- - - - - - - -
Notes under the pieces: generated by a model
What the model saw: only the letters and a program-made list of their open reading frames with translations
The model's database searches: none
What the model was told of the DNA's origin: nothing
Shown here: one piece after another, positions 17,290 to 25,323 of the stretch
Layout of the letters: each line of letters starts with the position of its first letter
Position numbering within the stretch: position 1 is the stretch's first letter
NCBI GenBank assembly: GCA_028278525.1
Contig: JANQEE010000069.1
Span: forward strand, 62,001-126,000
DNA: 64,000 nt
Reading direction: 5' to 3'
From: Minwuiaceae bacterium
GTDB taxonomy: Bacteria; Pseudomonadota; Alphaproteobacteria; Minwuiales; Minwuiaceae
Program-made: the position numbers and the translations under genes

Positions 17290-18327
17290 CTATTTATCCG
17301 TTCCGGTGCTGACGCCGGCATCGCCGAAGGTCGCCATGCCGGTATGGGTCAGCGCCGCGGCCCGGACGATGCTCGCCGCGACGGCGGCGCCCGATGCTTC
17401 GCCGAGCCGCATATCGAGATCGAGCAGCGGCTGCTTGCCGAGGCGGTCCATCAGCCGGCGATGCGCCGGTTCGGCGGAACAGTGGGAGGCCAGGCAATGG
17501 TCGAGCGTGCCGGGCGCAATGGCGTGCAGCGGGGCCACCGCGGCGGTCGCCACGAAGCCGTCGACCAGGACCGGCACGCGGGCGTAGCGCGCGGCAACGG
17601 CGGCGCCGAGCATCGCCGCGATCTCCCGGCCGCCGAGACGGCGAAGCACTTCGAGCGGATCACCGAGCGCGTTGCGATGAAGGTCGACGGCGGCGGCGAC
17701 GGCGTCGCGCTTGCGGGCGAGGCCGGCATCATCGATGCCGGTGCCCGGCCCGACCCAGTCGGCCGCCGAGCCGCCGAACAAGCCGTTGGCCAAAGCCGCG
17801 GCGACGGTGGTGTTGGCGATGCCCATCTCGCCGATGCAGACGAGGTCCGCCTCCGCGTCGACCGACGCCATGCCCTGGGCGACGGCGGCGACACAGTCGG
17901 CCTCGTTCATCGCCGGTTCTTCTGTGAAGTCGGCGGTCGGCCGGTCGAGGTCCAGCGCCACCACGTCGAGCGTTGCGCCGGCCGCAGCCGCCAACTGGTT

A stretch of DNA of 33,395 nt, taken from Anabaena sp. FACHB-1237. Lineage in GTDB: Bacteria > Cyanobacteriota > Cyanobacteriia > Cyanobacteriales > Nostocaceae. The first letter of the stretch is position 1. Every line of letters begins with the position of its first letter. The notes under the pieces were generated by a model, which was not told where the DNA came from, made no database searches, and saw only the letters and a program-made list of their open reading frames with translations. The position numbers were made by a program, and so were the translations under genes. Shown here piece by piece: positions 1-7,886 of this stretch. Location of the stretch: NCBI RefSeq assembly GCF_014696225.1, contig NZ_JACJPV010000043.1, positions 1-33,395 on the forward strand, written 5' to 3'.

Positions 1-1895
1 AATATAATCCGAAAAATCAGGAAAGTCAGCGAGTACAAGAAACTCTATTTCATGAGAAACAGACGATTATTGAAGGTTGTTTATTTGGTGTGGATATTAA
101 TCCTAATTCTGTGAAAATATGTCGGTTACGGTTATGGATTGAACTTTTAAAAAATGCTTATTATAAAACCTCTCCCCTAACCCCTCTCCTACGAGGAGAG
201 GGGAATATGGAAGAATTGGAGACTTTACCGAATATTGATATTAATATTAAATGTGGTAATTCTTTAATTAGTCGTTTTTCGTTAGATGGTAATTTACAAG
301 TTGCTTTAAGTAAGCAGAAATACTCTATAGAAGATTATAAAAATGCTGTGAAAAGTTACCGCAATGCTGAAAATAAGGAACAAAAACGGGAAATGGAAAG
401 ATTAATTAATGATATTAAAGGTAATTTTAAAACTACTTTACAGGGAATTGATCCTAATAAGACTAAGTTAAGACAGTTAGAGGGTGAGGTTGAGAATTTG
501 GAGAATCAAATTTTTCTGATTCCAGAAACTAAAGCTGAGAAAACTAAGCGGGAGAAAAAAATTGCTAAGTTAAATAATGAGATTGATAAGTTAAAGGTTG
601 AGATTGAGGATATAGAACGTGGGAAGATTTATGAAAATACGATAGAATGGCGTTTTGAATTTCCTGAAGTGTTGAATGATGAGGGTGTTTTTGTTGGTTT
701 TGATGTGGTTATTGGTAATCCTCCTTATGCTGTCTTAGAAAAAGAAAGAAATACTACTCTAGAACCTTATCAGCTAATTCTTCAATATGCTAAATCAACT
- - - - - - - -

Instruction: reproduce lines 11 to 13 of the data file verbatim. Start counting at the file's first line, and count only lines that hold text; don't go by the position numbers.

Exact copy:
DNA: 64,000 nt
Reading direction: 5' to 3'
From: Minwuiaceae bacterium